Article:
New Peepshow Discoveries Come to Light

A Guest Post from Marie-Alix de Cools in Book Conservation

The V&A recently received a wonderful collection of nearly 400 paper peepshows and other optical devices, a collection which had been assembled over a period of 30 years by Jacqueline and Jonathan Gestetner (see recent blog post on this topic).

Fig. 1. Paris la Nuit, ca. 1860.

Fig. 10. Paris La Nuit - expanded

Fig. 2. expanded view

 

 

 

 

 

During my internship in the Book Conservation department at the V&A, I had the opportunity to work on a few. While the majority of the collection is in good condition, paper peepshows were originally cheaply made, ephemeral keepsakes and many of them are in need of small repairs.

Fig. 2. ‘Les bains de Dieppe’ – Day view

Fig. 3. ‘Les bains de Dieppe’ – Day view

Fig. 3. ‘Les bains de Dieppe’ – Night view

Fig. 4. ‘Les bains de Dieppe’ – Night view

 

 

For me, the most exciting one turned out to be a French peepshow called Paris la Nuit, made ca. 1860 (fig.1).[1]  It is one of a small group of peepshows whose structure resembles that of a Chinese lantern (fig.2) rather than a miniature paper theatre. It is made of circular-shaped bellows attached to a top panel with viewing lens and a bottom panel into which prints can be inserted. These prints seem to come from different series, as in addition to views of Paris, one also finds a range of non-Parisian scenes including exotic destinations. The prints, when viewed outside the device in reflected light, show views by daylight of various popular destinations such as the ‘Rue de Rivoli’ or ‘Jardin des Tuileries’.  When viewed through the peephole, against a strong source of light, the transmitted light changes them to night scenes in which small holes pierced in the prints become the stars, the moon, or lit windows and street lamps.

In two instances however, the scene is dramatically changed: the tranquil ‘Bains de Dieppe’ with couples leisurely walking along the beach is transformed into a frightening shipwreck scene (figs. 3-4) and in ‘Le tunnel de Rolleboise’ a train bursts into view where before there was only an empty tunnel with some men at work (figs. 5-6).[2]

Fig. 4. ‘Le tunnel de Rolleboise’ – Day view

Fig. 5. ‘Le tunnel de Rolleboise’ – Day view

Fig. 6. ‘Le tunnel de Rolleboise’ – Night view

Fig. 6. Night view

The ingenuity of these plates is amazing, but it also complicated the conservation work which was both interesting and challenging. Indeed I constantly needed to compare the daylight scene with the nocturnal scene in order to ensure that repairs did not alter the desired effect when seen through the peephole. It was important to choose the correct weight of Japanese tissue to restore the tears as the repair paper needed to be similar in weight to the original piece in order to retain the effect of the day and night views. I therefore chose to combine different layers of Japanese paper (varying tones, thicknesses and opacity) to support and in-fill the damaged areas without obscuring evidence of the historical damage.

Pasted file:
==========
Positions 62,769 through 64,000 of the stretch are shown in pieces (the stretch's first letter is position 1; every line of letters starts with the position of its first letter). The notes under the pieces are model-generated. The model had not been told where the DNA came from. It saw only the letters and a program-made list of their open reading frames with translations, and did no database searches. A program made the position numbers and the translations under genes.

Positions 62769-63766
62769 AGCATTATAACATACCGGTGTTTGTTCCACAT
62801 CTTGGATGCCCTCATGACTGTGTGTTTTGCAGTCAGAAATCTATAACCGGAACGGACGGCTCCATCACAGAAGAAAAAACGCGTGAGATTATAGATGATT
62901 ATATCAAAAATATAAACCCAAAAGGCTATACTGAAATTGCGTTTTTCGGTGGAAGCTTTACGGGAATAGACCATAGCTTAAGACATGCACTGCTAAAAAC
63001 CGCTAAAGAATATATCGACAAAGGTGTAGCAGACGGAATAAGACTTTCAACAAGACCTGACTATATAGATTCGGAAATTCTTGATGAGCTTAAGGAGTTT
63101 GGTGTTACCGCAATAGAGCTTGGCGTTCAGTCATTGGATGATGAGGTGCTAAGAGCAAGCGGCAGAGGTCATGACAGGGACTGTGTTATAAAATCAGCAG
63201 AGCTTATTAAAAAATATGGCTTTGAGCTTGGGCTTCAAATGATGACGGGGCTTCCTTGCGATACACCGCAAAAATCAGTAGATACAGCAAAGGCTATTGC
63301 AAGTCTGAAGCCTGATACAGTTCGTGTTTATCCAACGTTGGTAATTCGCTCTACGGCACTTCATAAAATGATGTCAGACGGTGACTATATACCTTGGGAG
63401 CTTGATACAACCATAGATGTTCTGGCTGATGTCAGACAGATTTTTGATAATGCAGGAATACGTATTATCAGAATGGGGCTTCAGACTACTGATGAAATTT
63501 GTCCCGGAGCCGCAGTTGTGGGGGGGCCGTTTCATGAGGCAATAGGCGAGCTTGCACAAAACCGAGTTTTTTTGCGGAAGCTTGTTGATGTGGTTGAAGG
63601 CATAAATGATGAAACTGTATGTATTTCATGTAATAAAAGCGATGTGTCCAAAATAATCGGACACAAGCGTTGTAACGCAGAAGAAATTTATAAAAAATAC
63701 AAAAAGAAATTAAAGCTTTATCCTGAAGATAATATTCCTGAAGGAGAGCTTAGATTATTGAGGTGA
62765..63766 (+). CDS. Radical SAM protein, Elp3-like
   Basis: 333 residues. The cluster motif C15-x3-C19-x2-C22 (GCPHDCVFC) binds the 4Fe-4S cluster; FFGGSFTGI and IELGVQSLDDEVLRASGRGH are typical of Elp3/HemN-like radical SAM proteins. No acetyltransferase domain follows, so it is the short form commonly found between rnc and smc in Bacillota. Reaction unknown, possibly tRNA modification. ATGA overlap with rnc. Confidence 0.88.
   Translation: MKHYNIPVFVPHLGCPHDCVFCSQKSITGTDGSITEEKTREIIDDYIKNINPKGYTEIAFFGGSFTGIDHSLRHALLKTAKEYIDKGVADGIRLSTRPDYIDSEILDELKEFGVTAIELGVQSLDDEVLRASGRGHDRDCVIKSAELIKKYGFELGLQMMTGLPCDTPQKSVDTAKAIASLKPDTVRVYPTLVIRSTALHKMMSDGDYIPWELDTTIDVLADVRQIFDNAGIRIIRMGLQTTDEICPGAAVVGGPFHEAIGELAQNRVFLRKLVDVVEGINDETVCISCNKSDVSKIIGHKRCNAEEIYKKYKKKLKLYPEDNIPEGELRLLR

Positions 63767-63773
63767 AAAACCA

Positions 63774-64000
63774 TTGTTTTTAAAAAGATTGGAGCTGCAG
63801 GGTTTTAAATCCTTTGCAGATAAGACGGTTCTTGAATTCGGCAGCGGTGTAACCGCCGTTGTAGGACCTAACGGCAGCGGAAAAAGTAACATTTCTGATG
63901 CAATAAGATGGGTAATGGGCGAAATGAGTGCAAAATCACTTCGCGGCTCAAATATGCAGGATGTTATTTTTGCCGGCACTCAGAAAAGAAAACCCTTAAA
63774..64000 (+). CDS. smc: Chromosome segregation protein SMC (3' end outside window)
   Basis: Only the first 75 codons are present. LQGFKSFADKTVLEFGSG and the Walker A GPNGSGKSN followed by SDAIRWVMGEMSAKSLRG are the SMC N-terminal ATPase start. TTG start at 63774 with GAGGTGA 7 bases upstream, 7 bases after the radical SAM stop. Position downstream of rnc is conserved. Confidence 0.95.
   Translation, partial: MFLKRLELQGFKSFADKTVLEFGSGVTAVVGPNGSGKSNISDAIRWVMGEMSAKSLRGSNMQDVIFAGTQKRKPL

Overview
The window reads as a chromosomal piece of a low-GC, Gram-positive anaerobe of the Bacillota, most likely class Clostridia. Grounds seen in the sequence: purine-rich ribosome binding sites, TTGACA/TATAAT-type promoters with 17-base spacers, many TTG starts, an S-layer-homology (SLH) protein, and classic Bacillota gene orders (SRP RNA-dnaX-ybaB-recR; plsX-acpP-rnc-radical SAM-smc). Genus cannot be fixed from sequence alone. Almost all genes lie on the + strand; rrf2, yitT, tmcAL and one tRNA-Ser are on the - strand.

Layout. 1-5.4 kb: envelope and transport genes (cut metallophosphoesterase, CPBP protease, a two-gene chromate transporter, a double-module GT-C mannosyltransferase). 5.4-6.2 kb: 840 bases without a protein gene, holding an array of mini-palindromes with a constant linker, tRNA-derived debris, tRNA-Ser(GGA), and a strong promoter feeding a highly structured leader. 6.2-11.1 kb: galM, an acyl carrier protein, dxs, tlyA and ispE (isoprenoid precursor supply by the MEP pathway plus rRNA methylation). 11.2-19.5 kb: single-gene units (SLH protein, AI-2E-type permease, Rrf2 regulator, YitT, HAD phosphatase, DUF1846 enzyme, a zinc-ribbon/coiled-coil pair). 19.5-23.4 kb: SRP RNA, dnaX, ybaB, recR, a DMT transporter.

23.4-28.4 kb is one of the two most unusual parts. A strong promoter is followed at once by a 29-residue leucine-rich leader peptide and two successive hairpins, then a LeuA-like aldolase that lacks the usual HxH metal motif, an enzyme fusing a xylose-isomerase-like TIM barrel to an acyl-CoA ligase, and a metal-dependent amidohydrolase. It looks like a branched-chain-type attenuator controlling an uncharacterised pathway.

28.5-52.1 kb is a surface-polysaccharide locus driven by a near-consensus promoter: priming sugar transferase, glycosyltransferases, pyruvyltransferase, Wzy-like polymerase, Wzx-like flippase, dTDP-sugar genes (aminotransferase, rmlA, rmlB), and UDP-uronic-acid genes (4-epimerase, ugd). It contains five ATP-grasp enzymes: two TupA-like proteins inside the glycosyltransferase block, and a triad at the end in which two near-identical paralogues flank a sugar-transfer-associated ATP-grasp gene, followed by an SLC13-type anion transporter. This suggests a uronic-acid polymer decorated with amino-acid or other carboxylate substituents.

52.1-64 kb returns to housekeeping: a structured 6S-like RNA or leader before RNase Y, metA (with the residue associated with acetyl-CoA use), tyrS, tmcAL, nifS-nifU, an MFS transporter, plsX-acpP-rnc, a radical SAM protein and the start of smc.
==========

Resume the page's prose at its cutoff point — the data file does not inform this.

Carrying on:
As the back of each print is lined with a layer of thin paper, the secret of these hidden images is not immediately apparent. However, the removal of historical repairs made to the ‘Tunnel de Rolleboise’, revealed the back of the print and enabled me to get a better understanding of how the ‘night’ effect was achieved (figs. 7-9).

Fig. 6. ‘Le tunnel de Rolleboise’ – Detail of the back before label removal

Fig. 7. Detail before label removal

Fig. 7. ‘Le tunnel de Rolleboise’ – Detail of the back after label removal

Fig. 8. Detail after label removal

 

 

 

 

 

The ‘day’ picture is printed on the recto (front), while the ‘night’ picture is obtained by painting the verso (back) side in black and other dark colours. The contours of the train and the lighter areas were then drawn and defined using a kind of sgraffito technique. The dark paint was thus scratched away in places where the light was meant to shine through.

The image of ‘Les bains de Dieppe’ is a little more complex. The hidden picture is painted with dark and light colours on the back of the print and completed by drawing the waves and creating light by thinning the paper in certain areas to enhance the transmitted light (fig. 10). The illusion is reinforced using a painted paper lined to the back of the panel which creates the coloured background.

Fig. 8. ‘Le tunnel de Rolleboise’ - Detail showing how the image has been made by scratching through the black pigment

Fig. 9.  Detail of how the image has been made by scratching through the black

Fig. 9. ‘Les bains de Dieppe’ - View of the hidden picture on the verso and the coloured backing paper

Fig. 10. ‘Les bains de Dieppe’ – View of the hidden picture on the verso and the coloured backing paper

The conservation and discovery of these items were really fascinating. I have really appreciated having the opportunity to work on and handle them, gaining a better understanding of their construction and therefore of how to conserve them.

Please make an appointment with the National Art Library if you would like to view peepshows from the collection.

[1] R. Hyde, Paper Peepshows: the Jacqueline & Jonathan Gestetner Collection, Woodbridge: Antique Collectors’ Club, 2015, Cat. 53.

[2] Opened in 1843 ‘Le tunnel de Rolleboise’ was notable as being one of the earliest train tunnels built in France.

 

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